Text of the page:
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ISSUE 118 VOL 16 PUBLISHED 4/15/2005

This season, ditch 'Pitch'

By Jason Zencka
Contributing Writer


Friday, April 15, 2005

If you absolutely must watch the Farrelly brothers’ new baseball comedy “Fever Pitch,” do not watch it alone. It’s the kind of film that breathes better in a packed theater.

At 12:45 p.m. on a Saturday afternoon, in a practically empty movie house, the experience was something akin to watching a younger cousin lip-sync “Killer Queen” for you in your bedroom. Sure, it was funny at Thanksgiving with all the relatives around, but hasn’t the whole affair become a bit embarrassing?

“Fever Pitch” plays with the same kind of awkward sincerity. The Farrelly brothers, famed for the bathroom humor bedecking in such canonical pieces as “Dumb and Dumber” and “There’s Something About Mary,” have toned down their … er … wit, in favor of some equally indigestible lighthearted kitsch.

They try to tell the somewhat straight tale of Ben (Jimmy Fallon), a quietly goofy and kindhearted high school teacher who meets Lindsey Meeks (Drew Barrymore). Things go swimmingly until spring training begins and Lindsey discovers Ben is an overzealous Red Sox fan. This makes things difficult for them and for the audience – after all, they’ve made a whole boring movie about it.

The film is eventually less funny than previous Farrelly brothers films and even less funny than other Jimmy Fallon or Drew Barrymore movies. For those of you who weren’t keeping track, that’s actually less than funny: it’s dull.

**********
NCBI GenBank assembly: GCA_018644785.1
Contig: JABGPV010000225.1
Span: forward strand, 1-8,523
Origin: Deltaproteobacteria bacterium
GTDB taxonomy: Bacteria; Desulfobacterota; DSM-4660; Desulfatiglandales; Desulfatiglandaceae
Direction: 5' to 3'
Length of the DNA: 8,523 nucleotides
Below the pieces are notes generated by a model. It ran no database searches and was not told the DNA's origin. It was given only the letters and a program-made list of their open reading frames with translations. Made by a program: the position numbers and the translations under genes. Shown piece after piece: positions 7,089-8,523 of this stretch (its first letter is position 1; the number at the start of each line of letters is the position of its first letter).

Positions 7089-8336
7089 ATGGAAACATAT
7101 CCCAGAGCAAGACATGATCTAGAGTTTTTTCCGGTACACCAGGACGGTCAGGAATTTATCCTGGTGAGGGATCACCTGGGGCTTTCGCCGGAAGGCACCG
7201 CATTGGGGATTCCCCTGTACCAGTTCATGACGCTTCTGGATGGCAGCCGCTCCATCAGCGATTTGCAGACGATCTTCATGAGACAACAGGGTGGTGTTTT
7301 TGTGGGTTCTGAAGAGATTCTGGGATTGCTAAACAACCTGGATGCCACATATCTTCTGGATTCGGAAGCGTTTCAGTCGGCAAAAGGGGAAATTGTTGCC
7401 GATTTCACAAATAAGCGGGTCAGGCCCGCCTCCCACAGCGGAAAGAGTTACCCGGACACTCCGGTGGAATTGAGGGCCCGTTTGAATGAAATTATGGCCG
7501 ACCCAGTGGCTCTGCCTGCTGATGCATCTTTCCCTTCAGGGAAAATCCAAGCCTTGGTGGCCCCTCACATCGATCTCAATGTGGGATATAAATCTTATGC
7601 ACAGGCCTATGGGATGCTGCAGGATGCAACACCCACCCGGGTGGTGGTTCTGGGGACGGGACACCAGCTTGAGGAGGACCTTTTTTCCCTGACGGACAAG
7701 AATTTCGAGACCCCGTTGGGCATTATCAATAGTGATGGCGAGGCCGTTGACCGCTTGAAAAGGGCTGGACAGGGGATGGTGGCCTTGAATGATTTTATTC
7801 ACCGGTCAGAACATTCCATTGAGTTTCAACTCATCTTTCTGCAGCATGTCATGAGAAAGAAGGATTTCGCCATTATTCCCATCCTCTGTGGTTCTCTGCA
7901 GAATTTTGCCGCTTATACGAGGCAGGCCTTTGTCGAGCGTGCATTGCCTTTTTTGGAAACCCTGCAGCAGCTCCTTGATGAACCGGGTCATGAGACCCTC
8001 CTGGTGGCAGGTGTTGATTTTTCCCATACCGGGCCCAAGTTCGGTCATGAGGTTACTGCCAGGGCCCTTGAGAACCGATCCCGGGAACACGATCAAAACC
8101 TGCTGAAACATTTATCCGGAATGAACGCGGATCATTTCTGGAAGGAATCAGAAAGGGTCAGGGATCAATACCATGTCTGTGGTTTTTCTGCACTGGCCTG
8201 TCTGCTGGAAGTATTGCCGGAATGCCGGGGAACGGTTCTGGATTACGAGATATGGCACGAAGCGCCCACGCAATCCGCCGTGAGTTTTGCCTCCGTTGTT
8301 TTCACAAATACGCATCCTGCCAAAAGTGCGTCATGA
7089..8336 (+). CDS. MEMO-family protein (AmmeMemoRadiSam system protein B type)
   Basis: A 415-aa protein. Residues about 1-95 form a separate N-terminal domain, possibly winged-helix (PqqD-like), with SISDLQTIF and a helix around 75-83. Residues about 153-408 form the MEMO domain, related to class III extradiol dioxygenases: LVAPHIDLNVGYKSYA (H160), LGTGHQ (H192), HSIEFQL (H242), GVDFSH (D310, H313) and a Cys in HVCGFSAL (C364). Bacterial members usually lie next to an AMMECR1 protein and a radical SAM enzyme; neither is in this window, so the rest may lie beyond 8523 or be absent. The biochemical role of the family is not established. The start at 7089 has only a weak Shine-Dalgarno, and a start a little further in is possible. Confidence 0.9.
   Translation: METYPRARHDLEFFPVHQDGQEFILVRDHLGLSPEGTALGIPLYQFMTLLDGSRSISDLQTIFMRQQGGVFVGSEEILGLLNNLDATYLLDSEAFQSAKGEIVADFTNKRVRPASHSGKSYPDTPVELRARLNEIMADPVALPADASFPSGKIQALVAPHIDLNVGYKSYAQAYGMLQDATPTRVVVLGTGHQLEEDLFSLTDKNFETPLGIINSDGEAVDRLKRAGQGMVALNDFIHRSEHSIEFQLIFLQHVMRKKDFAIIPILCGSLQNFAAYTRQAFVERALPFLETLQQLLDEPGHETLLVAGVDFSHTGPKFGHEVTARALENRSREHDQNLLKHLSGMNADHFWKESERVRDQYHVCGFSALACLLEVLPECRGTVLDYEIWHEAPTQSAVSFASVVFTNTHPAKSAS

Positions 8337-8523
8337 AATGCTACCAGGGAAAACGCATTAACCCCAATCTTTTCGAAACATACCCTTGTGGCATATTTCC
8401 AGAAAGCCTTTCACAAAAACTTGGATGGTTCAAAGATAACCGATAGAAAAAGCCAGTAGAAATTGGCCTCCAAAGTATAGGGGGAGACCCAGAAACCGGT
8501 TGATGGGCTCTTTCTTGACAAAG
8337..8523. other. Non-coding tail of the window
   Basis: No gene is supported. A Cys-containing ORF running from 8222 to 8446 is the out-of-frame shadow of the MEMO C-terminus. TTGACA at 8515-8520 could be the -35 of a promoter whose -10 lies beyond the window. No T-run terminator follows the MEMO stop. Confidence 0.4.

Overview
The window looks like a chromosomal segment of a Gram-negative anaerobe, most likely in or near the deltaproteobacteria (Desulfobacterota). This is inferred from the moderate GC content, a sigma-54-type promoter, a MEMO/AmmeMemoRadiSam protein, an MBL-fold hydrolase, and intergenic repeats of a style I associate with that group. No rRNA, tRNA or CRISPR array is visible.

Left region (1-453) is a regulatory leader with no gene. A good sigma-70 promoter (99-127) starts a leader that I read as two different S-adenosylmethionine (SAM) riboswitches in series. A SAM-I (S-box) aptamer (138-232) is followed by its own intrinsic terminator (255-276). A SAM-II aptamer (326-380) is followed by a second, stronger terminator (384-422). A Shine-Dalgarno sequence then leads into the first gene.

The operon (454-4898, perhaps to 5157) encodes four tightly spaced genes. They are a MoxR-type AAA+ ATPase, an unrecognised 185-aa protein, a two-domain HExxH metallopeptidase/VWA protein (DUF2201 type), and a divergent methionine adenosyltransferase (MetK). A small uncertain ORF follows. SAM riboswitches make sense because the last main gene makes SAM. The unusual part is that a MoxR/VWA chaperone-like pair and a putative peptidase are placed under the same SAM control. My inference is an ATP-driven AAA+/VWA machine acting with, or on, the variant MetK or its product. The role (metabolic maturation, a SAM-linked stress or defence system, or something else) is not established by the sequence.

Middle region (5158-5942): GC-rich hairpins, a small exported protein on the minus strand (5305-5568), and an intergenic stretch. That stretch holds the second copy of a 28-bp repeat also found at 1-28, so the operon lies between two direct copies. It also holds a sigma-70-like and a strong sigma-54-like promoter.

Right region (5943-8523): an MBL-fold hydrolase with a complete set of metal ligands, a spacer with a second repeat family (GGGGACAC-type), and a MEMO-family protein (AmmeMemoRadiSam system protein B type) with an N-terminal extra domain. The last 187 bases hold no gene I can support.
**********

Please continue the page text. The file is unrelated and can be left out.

“Fever Pitch” lacks the zany shamelessness of “There’s Something About Mary” and the star power of “Dumb and Dumber,” and it never comes up with anything of its own to give us.

Its humor, like pretty much all Farrelly brothers’ humor, lies in crowding the edges of the film with wacky non sequiturs: a character who has funny hair, a lady who gets hit in the head with a football, etc. Its romance is limp and predictable without being interested in its own clichés. It doesn’t even say anything all that interesting about baseball.

As movie stars go, Jimmy Fallon bears some resemblance to that lip-syncing younger cousin – kind of a ham, more cute than he is clever and at his most endearing when he’s all tangled up in his own silliness.

His most memorable moments as a cast member on “Saturday Night Live” involved him botching his lines and then giggling himself into the audiences’ good favor. In “Fever Pitch,” however, where he’s actually supposed to be charming, his smirking manboy exuberance seems lifeless. The film is based on a novel by Nic Hornby, whose usually unimpeachable wit has translated well to film before (“High Fidelity,” “About a Boy”), but somehow Fallon ends up spouting mangled and manifestly disastrous lines like “All this talk of waiting has made me not want to wait.” Fallon delivers this in a goofy accent of no particular distinction as Barrymore’s Lindsey croons.

As for Barrymore, she plays the ambitious, workaholic Lindsey with all the pathos and nuance of a decent child actress. No real friction or spark develops between the two leads, character development seems forced and the soundtrack is about as effective and subtle as duct tape.

It feels at times like the Farrelly brothers have fashioned this movie like you or I would fashion an outdoor grill – all the requisite parts are clamped together and has their fingers crossed that the whole damned thing doesn’t collapse. Well, in the Farrelly brothers’ defense, I suppose their makeshift grill succeeded. They made a movie. Good for them. I just wouldn’t recommend seeing it.





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